A law that went into effect in 2017 further established a worker’s “right to disconnect” during off hours. Companies are required to develop email policies with their workers that reserves a certain amount of time during which the employee is not expected to respond to emails or do other remote work. While some hailed the law as an overdue check on managers who keep their workers on a 24/7 digital leash, others described it as yet another unnecessary intrusion of a one-size-fits-all government regulation into the workplaces of France’s stagnant economy.

China: 40 hours

It’s well-established that the average Chinese employee works far more than his western counterpart. A study by Chinese researchers estimated that the average worker puts in between 2,000 and 2,200 hours a year on the job, compared to an average of 1,790 in the U.S., 1,674 in the United Kingdom and 1,482 in France.

Those who work the longest hours are often those on the bottom rungs of the economy. Eighty-five percent of China’s migrant workers who make up a big part of the factory workforce in major cities, for instance, work more than 44 hours a week.

And yet, the legal workweek in China is 40 hours. According to the China Law Blog, a website aimed at foreign businesses operating in China, most employees are owed overtime pay (150% the hourly wage) whenever they exceed eight hours of work a day or 40 hours of work a week. Employers cannot ask employees to work more than three overtime hours per day or 36 overtime hours per month. However, the latter rule is often ignored, reports China Briefing, a business advice site, particularly when it comes to factory workers.

Sweden: 40

Sweden has gotten a lot of attention over an experiment aimed at reducing the workweek run by one of its largest cities. For two years, employees of a public nursing home operated by the city of Gothenburg worked six-hour days, or 30 hours a week.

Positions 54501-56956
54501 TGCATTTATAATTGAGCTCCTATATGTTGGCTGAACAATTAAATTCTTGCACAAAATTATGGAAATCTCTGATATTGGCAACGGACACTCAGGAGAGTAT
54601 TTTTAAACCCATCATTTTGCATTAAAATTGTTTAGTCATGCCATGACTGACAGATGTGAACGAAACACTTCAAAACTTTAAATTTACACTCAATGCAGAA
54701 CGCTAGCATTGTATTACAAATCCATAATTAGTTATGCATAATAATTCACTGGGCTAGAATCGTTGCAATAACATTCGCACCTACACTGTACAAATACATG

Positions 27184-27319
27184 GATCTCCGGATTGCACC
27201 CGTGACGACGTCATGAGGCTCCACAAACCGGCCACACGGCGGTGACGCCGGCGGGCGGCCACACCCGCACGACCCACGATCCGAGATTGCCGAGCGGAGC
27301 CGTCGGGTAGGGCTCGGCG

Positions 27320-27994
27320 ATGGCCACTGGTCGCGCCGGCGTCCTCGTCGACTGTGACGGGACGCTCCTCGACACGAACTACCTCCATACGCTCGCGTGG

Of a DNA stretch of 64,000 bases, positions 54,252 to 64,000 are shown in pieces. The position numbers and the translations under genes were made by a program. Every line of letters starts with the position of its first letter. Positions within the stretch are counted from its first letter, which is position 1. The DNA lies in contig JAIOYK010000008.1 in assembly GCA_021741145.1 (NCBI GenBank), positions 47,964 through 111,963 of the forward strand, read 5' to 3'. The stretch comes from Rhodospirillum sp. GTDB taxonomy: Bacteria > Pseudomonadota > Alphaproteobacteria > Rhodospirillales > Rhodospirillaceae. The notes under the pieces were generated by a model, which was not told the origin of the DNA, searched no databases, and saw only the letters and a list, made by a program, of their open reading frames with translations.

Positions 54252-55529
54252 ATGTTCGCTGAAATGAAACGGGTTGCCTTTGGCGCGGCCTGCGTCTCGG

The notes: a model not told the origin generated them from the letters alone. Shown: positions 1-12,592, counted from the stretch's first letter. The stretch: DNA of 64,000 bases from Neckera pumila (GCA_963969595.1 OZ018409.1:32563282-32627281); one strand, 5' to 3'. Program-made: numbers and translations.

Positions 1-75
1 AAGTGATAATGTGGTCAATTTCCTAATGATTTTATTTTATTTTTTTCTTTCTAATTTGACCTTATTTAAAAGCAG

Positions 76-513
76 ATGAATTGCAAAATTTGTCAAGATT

At the end of the experiment, the results were mixed. Employees reported higher levels of satisfaction and were found to be more productive. But the system simply proved too costly to maintain, simply because the nursing home had to hire a large number of additional employees to make up for the shorter shifts.

Sweden thus does not appear poised to change its 40-hour workweek. Nevertheless, Swedish workers do appear to benefit from a better work-life balance than their peers in other industrialized nations, with the average Swede only putting in 36 hours a week. Employees are not allowed to work more than 50 overtime hours per month or more than 200 per year. However, there is no legal standard for overtime pay; most companies negotiate the specifics with unions.

What does the future hold?

Accompanying predictions that many workers will one day be replaced by robots is the question of how our work load expectations will change. If technological innovation leads to increased productivity, why should we continue putting in 40 hours a week just out of habit? If we once thought 60 hours a week was fair, might we not one day believe that 40 hours was way too much? What’s stopping us from cutting our workweek in half?

These are tough questions that workers, employers and government leaders will continue to grapple with in coming years. And as we have seen over the last century, so too in the next one will different countries likely come to different conclusions based on their own cultural and economic realities.